Evaluation for limb-length discrepancy is an important part of the biomechanical work-up in the podiatric musculoskeletal exam. By understanding the foot's contribution to such a discrepancy, the podiatric clinician will have better insight regarding treatment strategy. This technique will provide the clinician with a simple method to gain such insight.
Specific structures may contribute to limb-length discrepancies (LLDs), such as differences in length or shape between the right and left femur or tibia contractures or differences in alignment at the hip, knee, and ankle; or joint space narrowing at one or more specific joints of the lower extremity.1 The foot is one component to limb-length discrepancy that can be easily overlooked, and to the author's knowledge, has not been accurately quantified. A simple measurement, termed the total foot height (TFH), can be used to accurately determine the foot's contribution to limb-length discrepancy.
Standard full weightbearing lateral view radiographs are taken of both feet. On each of these images, a horizontal line is drawn tangential to the most inferior point of the calcaneal tuberocity (Line A). A vertical line is then drawn from this tangent point (Line B). From where this vertical line intersects with the skin under the calcaneal fat pad, another horizontal line is drawn tangential to the skin line (Line C). Line C represents the bottom of the foot. A horizontal line is then drawn tangential to the most superior aspect of the talar dome (Line D). The measurement of the distance (Segment CD) between the intersection of lines B and D (Point 1) and the intersection of lines B and C (Point 2), is defined as the TFH (Figs. 1 and 2). The measured difference between the right TFH and left TFH is the foot's contribution to the limb-length discrepancy. In the example provided, the TFH difference is 1.3 cm.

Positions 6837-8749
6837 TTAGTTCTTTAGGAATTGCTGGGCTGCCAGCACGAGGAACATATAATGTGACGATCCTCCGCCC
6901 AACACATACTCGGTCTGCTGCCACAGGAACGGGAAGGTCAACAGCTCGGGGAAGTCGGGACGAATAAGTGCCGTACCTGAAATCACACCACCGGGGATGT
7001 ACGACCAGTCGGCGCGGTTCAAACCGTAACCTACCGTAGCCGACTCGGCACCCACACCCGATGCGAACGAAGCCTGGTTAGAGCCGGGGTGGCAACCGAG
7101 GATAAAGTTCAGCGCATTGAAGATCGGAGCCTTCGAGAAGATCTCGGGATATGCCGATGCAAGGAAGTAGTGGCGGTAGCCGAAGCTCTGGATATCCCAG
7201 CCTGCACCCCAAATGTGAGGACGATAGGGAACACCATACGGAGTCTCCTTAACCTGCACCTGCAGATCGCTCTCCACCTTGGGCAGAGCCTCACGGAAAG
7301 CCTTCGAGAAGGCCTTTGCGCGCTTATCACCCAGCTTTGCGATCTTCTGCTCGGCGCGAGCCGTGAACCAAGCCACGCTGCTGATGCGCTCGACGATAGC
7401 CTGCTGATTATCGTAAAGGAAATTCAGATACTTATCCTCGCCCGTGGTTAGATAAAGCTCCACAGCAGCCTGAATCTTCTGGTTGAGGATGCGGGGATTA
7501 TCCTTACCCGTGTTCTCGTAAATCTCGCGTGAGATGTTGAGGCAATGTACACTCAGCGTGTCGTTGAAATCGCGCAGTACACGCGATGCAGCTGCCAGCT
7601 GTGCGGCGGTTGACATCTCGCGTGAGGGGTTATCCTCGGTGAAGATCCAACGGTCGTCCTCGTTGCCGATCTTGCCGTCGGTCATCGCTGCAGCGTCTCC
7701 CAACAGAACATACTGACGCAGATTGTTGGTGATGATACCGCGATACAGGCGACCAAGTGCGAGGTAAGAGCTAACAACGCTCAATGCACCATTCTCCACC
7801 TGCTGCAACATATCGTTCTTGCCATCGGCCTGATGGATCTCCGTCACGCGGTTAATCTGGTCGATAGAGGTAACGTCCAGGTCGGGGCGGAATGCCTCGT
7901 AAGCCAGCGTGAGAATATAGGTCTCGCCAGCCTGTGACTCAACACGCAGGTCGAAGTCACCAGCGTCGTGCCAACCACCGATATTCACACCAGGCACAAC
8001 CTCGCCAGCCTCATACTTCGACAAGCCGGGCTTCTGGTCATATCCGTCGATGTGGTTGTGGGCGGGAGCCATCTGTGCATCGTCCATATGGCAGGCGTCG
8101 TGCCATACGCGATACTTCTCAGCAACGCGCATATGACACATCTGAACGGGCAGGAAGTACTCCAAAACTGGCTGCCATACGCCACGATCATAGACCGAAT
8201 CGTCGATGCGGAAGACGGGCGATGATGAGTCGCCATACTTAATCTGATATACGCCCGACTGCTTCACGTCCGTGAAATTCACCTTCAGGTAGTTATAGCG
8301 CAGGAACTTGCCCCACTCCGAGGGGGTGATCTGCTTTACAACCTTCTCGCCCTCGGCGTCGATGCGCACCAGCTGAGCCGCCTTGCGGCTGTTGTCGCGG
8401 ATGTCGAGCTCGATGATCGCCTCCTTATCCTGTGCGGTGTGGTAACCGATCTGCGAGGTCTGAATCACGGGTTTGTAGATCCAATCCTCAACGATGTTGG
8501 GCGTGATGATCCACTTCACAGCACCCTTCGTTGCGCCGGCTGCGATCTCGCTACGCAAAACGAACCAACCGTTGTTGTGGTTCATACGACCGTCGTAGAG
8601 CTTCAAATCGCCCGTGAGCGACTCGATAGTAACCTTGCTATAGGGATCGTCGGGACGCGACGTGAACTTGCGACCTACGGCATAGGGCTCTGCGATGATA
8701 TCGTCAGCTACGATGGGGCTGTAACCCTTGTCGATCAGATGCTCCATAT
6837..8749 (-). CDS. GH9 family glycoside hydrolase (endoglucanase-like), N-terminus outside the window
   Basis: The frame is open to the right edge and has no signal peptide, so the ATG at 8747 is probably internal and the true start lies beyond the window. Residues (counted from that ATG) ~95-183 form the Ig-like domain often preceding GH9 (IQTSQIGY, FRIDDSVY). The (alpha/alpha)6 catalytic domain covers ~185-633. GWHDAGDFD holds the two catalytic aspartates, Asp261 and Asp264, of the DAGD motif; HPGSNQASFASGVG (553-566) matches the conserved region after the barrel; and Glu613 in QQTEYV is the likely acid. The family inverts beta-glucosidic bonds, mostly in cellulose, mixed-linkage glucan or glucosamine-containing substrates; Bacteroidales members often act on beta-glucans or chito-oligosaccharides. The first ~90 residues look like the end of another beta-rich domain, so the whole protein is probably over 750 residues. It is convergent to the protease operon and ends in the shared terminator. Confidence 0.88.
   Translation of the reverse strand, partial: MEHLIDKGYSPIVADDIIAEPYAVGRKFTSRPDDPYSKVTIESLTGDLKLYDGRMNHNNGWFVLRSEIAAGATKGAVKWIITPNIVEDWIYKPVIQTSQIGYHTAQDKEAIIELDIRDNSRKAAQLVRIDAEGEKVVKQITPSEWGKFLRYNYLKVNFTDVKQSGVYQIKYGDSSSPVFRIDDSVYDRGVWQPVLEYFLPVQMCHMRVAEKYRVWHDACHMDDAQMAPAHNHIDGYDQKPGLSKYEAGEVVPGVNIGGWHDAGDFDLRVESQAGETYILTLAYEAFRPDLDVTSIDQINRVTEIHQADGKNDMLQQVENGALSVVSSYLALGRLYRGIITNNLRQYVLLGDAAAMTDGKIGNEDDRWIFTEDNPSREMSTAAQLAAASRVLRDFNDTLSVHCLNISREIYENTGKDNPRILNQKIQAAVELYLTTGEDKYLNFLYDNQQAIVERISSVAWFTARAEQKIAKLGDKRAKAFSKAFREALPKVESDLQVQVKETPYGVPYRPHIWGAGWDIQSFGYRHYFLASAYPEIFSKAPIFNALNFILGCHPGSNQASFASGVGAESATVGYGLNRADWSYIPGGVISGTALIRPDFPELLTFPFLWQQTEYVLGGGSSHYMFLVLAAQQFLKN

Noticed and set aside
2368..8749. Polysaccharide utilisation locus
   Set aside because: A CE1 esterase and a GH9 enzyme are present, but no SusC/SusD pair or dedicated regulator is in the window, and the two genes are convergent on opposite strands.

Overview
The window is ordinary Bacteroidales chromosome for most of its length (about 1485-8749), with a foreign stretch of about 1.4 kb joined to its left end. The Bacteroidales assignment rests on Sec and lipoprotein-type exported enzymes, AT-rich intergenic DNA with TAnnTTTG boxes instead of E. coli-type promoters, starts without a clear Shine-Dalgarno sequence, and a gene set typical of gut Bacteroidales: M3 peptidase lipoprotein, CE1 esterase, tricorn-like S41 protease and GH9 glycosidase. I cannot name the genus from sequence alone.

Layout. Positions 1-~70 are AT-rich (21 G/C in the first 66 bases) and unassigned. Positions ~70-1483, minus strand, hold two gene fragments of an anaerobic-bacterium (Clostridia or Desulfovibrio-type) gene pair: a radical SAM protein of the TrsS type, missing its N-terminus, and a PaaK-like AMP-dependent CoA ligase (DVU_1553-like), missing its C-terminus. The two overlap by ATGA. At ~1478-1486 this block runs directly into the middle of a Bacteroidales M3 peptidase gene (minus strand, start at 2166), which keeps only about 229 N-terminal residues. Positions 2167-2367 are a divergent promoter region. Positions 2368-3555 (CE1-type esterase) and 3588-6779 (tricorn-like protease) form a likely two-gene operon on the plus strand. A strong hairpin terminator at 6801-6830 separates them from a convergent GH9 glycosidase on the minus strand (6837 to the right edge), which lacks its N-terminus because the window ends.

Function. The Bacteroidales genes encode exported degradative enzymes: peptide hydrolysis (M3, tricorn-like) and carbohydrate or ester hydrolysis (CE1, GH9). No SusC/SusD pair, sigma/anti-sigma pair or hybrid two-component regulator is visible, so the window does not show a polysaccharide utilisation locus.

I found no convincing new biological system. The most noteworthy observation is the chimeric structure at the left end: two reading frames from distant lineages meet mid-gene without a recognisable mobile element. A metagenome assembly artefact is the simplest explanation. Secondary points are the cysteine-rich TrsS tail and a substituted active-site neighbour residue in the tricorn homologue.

The findings from such an evaluation have practical applications; specifically, they can contribute to the method of treatment selected, as well as the effects of treatment. For example, from the data obtained, one can take comparison views to assess net changes in foot height before versus after flatfoot reconstruction, barefoot versus in orthotics, or before versus after physical therapy modalities. Total foot height measurements can be useful in tracking potential changes over time attributable to Charcot's foot deformity or adult acquired flatfoot. Furthermore, this measurement has the potential to be an additional useful parameter for clinicians and researchers to consider when evaluating outcomes of particular surgical procedures such as flatfoot or Charcot foot reconstructions.
Total foot height measurement is a novel method to determine the contribution of the foot to limb-length discrepancies. The use of this simple technique can help podiatric clinicians better assess and treat these conditions.
Financial Disclosure: None reported.
Conflict of Interest: None reported.
Castellano BD. Significant of minor leg length discrepancy. Podiatr Inst Update 35: 178, 2011.
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